We have also learnt that at least two cabinet meetings have ended in ‘disarray’ after failure to adopt a single cabinet position on these issues. In all these instances, the Deputy President William Ruto, the face of Kalenjin elites in the Jubilee government, has sought to cool tempers, and to his credit, has appeared in public with a very brave face!
Be that as it may, some of the people who have commented on the schisms in Jubilee are authorities we cannot ascribe rumormonger to their persons. At least, they have maintained a level of public consistency which allows us to believe them: one such person is senior Advocate Ahmednassir Abdullahi.
In an opinion penned for the Nation, Ahmednasir sums up Uhuru’s biggest challenge as thus:
“. . . the biggest challenge his government faces is the endless demands the Kalenjin elite make on his government. The community played a critical role in Uhuru winning the presidency and is rightly entitled to have its say. But the demands by its elites for goodies, offices, free land, tenders, concessions, etc, are infinite. No human being, no matter how powerful, rich or generous, can satisfy the appetite for free, stately things. Ask Raila Odinga!
It is easy to tell why Ahmednassir reminded Uhuru of the ‘insatiable greed’ of the Kalenjin elites (and politicians) to government power and control. In fact, uncharacteristically, Ahmednassir who just a few months ago saw Raila Odinga and the “west” as the biggest challenge to Uhuru Kenyatta’s government has now made an about-turn and is facing the ‘elephant’ in the Jubilee house: the Kalenjins!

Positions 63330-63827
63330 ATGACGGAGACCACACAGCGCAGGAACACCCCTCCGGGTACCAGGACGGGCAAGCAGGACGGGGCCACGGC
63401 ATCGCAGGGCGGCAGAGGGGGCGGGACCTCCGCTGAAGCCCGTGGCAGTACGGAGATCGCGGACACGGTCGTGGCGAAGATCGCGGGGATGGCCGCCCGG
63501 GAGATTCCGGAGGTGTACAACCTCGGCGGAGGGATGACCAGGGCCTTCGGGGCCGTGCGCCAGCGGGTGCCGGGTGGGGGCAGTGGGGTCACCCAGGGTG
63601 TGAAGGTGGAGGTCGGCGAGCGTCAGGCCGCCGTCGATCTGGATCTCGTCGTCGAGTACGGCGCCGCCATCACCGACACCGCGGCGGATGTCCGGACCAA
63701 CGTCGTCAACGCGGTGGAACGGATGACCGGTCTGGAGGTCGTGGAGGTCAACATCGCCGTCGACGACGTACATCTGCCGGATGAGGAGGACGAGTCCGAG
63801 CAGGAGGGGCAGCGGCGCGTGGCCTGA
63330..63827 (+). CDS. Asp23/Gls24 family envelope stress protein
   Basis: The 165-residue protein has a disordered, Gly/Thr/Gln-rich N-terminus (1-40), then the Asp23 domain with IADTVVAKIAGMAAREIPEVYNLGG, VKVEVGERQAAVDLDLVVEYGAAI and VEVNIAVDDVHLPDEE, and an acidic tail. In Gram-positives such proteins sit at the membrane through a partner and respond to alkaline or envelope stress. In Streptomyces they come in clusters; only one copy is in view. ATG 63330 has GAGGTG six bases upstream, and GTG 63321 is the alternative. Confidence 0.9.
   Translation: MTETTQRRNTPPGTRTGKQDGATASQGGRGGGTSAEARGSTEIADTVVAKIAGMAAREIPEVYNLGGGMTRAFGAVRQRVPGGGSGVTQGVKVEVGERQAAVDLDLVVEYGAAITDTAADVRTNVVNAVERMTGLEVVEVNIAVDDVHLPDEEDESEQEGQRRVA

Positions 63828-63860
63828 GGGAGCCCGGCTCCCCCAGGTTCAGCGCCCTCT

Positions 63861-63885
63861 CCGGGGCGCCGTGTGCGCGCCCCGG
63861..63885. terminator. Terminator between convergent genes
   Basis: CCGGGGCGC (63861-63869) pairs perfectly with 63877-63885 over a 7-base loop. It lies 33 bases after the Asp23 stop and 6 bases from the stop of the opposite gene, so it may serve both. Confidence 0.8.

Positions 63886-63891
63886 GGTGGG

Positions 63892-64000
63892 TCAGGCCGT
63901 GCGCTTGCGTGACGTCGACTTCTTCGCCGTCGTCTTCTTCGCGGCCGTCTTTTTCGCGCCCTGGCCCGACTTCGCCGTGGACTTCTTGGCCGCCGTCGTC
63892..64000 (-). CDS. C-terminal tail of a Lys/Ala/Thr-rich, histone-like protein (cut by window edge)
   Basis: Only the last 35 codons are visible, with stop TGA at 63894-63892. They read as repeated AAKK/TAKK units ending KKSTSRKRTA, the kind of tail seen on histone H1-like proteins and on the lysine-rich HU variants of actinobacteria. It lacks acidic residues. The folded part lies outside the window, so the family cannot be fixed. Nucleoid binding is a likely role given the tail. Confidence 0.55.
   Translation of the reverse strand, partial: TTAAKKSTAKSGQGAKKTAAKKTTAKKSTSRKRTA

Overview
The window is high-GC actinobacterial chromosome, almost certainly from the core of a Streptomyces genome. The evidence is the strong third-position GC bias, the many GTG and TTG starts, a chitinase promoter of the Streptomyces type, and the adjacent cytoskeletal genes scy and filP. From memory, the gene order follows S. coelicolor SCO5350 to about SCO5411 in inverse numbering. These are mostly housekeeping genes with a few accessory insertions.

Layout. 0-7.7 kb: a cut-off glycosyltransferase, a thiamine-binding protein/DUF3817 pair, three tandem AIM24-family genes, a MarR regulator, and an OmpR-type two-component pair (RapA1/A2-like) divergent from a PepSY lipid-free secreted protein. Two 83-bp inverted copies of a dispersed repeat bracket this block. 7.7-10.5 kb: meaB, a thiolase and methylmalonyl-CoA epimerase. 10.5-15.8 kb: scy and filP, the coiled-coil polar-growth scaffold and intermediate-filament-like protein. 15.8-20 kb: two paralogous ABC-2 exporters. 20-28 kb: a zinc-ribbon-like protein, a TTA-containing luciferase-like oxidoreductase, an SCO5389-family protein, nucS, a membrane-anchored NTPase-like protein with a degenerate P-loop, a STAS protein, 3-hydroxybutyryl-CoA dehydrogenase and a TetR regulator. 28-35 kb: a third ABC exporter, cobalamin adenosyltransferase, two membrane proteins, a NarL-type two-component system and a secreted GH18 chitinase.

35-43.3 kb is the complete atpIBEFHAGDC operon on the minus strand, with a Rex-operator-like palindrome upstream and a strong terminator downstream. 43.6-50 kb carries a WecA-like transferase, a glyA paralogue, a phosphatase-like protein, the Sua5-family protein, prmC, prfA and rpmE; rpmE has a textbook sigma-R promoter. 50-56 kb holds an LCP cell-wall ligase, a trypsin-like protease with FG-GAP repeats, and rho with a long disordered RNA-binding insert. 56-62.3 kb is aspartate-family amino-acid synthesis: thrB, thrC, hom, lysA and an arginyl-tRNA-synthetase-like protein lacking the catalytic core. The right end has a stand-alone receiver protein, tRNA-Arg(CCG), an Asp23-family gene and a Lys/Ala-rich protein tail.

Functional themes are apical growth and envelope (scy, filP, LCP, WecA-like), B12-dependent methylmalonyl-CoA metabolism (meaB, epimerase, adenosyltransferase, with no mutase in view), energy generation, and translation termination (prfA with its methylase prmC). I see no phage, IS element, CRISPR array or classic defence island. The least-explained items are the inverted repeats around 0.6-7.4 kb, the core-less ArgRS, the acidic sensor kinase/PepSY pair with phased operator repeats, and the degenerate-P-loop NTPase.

Mentioning Raila Odinga, Ahmednassir sought to remind the president that the former premier did everything that was politically possible to keep the Kalenjins in his stable, but they still bolted out!
Raila rewarded the kalenjins ‘almost to a man’. He returned many of them who had been uprooted at the dawn of the rainbow Â back to their former glory. From Sally Kosgey, Henry Kosgei, Franklin Bett, Hellen Sambili, Margaret Kamar, Kipkalia Kones, Lorna Laboso, Isaac Rutto, Charles Keter, and even William Ruto himself, Odinga rewarded these characters and many others who got into planes to serve in missions abroad or parastatals here at home.
This was regardless of the fact that Odinga had been served Â a “nusu mkate”. The Kalenjins took the buttered part of that half loaf. Yet, when they fancied it was time to walk out, it was a marathon. They literally ran out. The few who remained had “nothing to lose” like Bett and Kosgei. Even then, they had given their people enough conflicting messages that only ‘fools’ believed their ODMness. Kosgei’s son would eventually be elected in a URP ticket!